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Free agency: Defensively speaking …

FILE - In this Sept. 13, 2020, file photo, Chicago Bears defensive end Roy Robertson-Harris looks on during the second half of an NFL football game against the Detroit Lions in Detroit. A person familiar with the negotiations says the Jacksonville Jaguars and former Bears defensive lineman Robertson-Harris have agreed on a three-year, $24.4 million deal that includes $14 million guaranteed. (AP Photo/Duane Burleson, File)

JACKSONVILLE – Roy Robertson-Harris introduced his nine-month-old son to his new town, and an explanation was necessary.

"I swear we didn't name him two days ago," Robertson-Harris said.

The reason was his son's name, Jax – that's right, J-A-X. But while Robertson-Harris smilingly acknowledged the coincidence early in his introductory video conference Thursday, the Jaguars' new defensive end spent more time discussing his new position group. And make no mistake:

He understands the group's importance, and he's absolutely excited about its potential.

"It starts up front with the defensive line," Robertson-Harris said.

Robertson-Harris, who spent his first five seasons with the Chicago Bears, was among four defensive linemen among the Jaguars' 12 veteran acquisitions this week. They also acquired Pittsburgh Steelers defensive tackle Tyson Alualu and Baltimore Ravens defensive end Jihad Ward as free agents and traded with the New Orleans Saints for defensive tackle Malcom Brown.

The team also re-signed defensive end Dawuane Smoot and has defensive end/tackle Taven Bryan and three 2020 rookies – nose tackle DaVon Hamilton, tackle Daniel Ekuale and tackle Doug Costin –  returning.

"We're trying to rebuild a program, and it starts up front," said Robertson-Harris, who missed time with a shoulder issue last season but who said Friday he will be medically cleared for the Jaguars' offseason program. "You can't have a great defense without a great D-line. I think it's going to be a great front that we have."

Jaguars Head Coach Urban Meyer, hired in January, said last week – a week before free agency began -- that building the defensive front was an offseason priority. The team finished 28th and 30th in the NFL against the run in 2019 and 2020, respectively.

"We're going to be stout up front," Robertson-Harris said. "Stop the run, obviously that's the main goal. First and second down, being stout up front and being able to earn the right to rush the passer. You have to stop the run. There are great running backs out there, and we're going to be able to play well against them."

Robertson-Harris said he looked forward to playing under defensive coordinator Joe Cullen, the defensive line coach the last five seasons in Baltimore – where the Ravens played a hybrid, aggressive scheme with many three-linemen, four-linebacker looks.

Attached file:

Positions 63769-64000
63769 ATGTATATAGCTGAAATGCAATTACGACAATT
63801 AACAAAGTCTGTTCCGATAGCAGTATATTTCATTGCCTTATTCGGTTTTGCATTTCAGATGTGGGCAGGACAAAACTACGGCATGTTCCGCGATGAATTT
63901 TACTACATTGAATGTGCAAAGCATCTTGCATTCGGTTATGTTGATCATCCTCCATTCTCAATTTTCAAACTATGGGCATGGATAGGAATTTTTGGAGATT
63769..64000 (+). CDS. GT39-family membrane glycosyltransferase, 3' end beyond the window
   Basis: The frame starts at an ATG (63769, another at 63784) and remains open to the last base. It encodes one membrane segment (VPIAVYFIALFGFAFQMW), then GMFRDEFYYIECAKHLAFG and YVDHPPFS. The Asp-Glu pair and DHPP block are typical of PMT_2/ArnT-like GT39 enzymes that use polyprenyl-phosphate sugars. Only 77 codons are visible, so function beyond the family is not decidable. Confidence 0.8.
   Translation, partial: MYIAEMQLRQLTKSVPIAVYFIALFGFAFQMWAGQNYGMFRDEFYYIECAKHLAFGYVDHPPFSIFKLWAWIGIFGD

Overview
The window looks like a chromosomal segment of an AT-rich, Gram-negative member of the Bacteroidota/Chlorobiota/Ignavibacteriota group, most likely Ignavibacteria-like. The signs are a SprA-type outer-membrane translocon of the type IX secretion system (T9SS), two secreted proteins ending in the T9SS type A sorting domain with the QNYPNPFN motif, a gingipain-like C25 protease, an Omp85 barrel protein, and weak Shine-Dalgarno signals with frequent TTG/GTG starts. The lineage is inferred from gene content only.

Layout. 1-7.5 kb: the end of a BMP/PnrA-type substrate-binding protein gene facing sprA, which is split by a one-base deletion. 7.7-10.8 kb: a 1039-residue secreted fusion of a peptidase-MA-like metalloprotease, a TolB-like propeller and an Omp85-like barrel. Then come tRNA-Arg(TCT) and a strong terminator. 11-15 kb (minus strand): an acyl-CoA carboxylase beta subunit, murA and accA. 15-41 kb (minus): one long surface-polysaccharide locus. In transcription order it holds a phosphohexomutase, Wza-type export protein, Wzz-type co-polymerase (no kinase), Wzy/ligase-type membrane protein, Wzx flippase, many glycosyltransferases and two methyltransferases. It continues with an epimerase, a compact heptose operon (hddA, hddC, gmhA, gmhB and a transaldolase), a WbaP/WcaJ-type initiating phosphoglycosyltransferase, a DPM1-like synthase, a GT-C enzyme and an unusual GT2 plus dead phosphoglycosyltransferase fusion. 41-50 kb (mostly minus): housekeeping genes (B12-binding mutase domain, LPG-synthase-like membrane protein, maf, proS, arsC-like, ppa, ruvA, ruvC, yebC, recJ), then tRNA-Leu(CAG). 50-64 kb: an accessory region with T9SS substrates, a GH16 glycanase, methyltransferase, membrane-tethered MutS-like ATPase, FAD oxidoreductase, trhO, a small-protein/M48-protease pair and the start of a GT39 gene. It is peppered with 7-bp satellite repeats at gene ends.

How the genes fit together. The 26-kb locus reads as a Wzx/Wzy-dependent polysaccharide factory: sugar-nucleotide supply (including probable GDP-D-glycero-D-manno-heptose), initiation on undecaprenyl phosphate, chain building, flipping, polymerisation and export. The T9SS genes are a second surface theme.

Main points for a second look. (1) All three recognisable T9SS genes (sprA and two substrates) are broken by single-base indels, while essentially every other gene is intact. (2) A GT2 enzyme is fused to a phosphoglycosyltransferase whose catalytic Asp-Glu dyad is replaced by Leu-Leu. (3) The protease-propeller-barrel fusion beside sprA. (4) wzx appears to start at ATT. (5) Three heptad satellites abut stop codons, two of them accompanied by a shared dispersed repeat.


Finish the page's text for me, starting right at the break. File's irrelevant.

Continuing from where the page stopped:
"I've been able to do my homework, and I know how he runs his defensive ends," Robertson-Harris said. "I had some insight into how I would play. It's a great opportunity. I feel like my career could really take off here."


Like Robertson-Harris, cornerback Shaquill Griffin and safety Rayshawn Jenkins toured TIAA Bank Field and spoke to the media Thursday. The latter two have a strong, long connection – having played on the same little league football team growing up in Pinellas County, Florida. Jenkins said that team – the Lakewood Junior Spartans – won three championships. "They couldn't deal with us," he said, adding of reuniting with Griffin: "It's just unreal. It's unbelievable actually. Even our city, it was a big deal for our city just seeing us get to be on the same team again and just having someone that you've known all your life on the same team with you. That makes a difference as well, so that's pretty cool. I know what type of mindset he has, he knows what type of mindset I have, so that'll be easy. The chemistry's already there."


Griffin, perhaps the highest-profile of the Jaguars' 12 veteran acquisitions this week, spent his first four seasons with the Seattle Seahawks and began his career playing in the Seahawks' Legion of Boom secondary. "It's always something that they had going on already and now I've got a chance to be a part of something great, something new, something different that we can call our own," he said. "So, I'm excited about that. I think that's the most exciting thing – writing my own journey, my own story with an organization that truly believes in me, the same way I believe in them."


Robertson-Harris, asked if there were players after whom he has modeled his game, mentioned former Jaguars Pro Bowl defensive end Calais Campbell. Robertson-Harris is 6-feet-5 and Campbell is 6-feet-8. "He's a taller body, so being able to watch him do the things he does at such height … I try to model myself after him, being an inside guy and moving in and out."


Griffin on playing in his home state of Florida after four seasons with Seattle: "It just feels good. It feels right to be back in Florida. I had a conversation with my mom earlier, on the way here, and she was asking me how I felt. And the only words I had [were] that it feels right."

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